Listening to Hollywood or the publishing industry, you'd think the US consisted of Los Angeles, New York, and a bunch of useless flyover country. The term "flyover country" gets under my skin quite a lot. LA and NYC are actually just a small fraction of the US. Millions of Americans live anywhere but. Not every location may be for you, but it's definitely worth getting to know the rest of the country before dismissing it.
Today's sampling is from central Illinois, deep in America's heartland. Illinois is very green and flat. The soil is excellent for farming, and they produce a TON of corn and soybeans.
There are four seasons with extremes--it can get (for short amounts of time) around zero in winter,
yet soar into the 90s (with 90% humidity) in the summers.
It's also in Tornado Alley. The countryside is dotted with small towns and railroad grain elevators, and the only dips in geography occur along river beds. I notice that some people are mountain people (that would be me) and really need mountains or at least hills towering around them, with the occasional chance to be up high and see everything. But other people find mountains claustrophobic, and want wide open skies. Another mountain/western vs. prairie difference is that in the west, there is plenty of public land with trails for hiking and snowmobiling and the like. In Illinois, all the land is privately owned. You may be able to go jogging on the sidewalks in town, but hiking opportunities are...well, maybe take a vacation elsewhere. But the people in Illinois are very nice and well-educated, so if you like small town life with high educational qualities, if you like to catch fireflies and listen to cicadas in the evening, and if gardening is your favorite thing to do outside, this may be a good location for you.
Champaign and Urbana are really two sides of the same town, and together they house the state's flagship university.
UIUC has the largest library of any public university in the US, with labyrinthine levels deep underground. (This is to keep shade off the state's first experimental corn field in the middle of campus.) To enter the main stacks you have to be a graduate student; undergrads may request material from there and pick it up in the undergrad library. Nonstudents *may* be able to take a guided tour of the stacks, however. Urbana's regular public library (photo here) is ranked in the top 1% in the US as well. And Savoy (which touches the southern end of the town) has an extensive independent bookstore, Pages for All Ages. Consider ALL your reading needs taken care of here! In addition, I've never seen anywhere with as many free pianos listed in the classifieds as here.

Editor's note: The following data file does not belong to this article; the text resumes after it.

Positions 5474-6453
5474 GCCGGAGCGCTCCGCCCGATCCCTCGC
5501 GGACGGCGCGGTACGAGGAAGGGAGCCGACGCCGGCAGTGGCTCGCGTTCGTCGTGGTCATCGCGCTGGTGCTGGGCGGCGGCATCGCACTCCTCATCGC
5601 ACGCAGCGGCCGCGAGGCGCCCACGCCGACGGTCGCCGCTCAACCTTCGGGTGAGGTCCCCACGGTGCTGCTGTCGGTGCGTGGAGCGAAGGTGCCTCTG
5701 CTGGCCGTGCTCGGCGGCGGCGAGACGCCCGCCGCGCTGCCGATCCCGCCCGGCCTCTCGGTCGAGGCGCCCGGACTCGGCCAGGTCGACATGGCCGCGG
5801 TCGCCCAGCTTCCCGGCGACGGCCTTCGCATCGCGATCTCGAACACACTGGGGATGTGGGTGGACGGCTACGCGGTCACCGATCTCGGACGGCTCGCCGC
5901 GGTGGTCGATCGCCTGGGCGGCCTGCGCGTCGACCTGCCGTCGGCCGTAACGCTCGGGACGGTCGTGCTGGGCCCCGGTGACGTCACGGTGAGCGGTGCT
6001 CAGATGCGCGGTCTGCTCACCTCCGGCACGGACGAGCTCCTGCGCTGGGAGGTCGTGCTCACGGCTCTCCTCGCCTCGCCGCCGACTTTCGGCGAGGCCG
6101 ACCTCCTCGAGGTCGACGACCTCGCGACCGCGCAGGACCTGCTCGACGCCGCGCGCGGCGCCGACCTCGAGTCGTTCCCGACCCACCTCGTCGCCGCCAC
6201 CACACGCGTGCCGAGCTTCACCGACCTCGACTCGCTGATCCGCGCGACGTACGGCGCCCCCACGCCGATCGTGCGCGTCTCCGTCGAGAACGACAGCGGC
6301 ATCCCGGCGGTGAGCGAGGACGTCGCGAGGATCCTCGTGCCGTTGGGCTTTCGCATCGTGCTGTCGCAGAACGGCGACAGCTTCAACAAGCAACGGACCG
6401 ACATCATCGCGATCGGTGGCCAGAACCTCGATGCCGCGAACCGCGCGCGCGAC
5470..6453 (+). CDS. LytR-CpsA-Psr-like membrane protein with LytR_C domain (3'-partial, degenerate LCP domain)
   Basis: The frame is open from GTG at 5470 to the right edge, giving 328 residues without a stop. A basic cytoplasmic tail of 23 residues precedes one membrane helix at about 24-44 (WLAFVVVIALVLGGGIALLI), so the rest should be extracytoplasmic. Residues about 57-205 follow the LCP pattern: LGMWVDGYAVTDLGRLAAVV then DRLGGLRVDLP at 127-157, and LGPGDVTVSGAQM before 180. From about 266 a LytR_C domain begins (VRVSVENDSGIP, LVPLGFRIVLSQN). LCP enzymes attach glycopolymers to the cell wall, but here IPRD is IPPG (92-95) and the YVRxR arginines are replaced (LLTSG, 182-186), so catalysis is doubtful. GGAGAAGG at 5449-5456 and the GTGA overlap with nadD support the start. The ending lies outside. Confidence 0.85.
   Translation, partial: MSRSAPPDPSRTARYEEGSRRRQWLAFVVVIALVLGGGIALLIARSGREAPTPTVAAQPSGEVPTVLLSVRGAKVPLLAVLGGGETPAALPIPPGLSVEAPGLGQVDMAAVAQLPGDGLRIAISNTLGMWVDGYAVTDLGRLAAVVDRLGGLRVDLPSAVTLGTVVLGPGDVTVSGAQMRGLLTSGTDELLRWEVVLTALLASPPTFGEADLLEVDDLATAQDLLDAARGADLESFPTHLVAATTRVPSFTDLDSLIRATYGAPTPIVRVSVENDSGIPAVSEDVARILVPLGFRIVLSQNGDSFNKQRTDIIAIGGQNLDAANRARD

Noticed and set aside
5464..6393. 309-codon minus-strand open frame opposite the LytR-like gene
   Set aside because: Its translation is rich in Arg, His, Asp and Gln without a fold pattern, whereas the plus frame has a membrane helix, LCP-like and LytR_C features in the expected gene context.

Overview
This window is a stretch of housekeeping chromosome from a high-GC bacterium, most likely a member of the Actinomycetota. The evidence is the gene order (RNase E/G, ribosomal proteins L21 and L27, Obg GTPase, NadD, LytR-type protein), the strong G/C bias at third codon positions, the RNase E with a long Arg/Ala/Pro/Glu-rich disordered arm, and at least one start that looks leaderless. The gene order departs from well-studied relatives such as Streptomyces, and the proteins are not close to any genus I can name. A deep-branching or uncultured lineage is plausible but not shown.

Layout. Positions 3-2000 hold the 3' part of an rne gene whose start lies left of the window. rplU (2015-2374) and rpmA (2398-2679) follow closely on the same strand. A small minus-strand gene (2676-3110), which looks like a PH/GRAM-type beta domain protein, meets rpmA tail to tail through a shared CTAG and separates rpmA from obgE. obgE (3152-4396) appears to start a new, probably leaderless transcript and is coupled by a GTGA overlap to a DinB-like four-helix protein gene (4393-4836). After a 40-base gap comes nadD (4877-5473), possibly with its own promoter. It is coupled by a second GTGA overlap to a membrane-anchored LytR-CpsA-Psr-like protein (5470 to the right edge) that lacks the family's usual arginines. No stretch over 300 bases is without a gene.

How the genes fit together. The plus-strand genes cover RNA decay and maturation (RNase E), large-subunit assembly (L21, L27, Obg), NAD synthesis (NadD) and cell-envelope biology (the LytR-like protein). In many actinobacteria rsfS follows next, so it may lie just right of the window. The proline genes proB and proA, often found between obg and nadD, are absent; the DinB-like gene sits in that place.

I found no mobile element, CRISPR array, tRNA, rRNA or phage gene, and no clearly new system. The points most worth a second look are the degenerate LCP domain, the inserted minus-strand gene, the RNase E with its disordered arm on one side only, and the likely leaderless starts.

UIUC is a large school with many excellently-ranked graduate programs, so it tends to attract a lot of international students, many of whom live in the university's family housing area.
The buildings are not well built (although work requests are addressed immediately). The university rents garden plots to students, and the city of Urbana rents garden plots to residents, so you can see large, beautiful garden plots around town. There's also a good little public bus system. Depending on where you are going, you might be surrounded by people speaking Chinese and Urdu and Spanish and Arabic. It's fun. :)
In nearby Monticello, the university owns an estate and grounds called Allerton Park.
It's quite pretty, and you can check out their web page here.
Illinois towns are the kinds of places where Halloween decorations start a month in advance, where whole neighborhoods go crazy with the Christmas lights, and where the county fair and the summer sweet corn festival are big.
For more (and much better) photos, I recommend taking a look at professional photographer Larry Kanfer's work.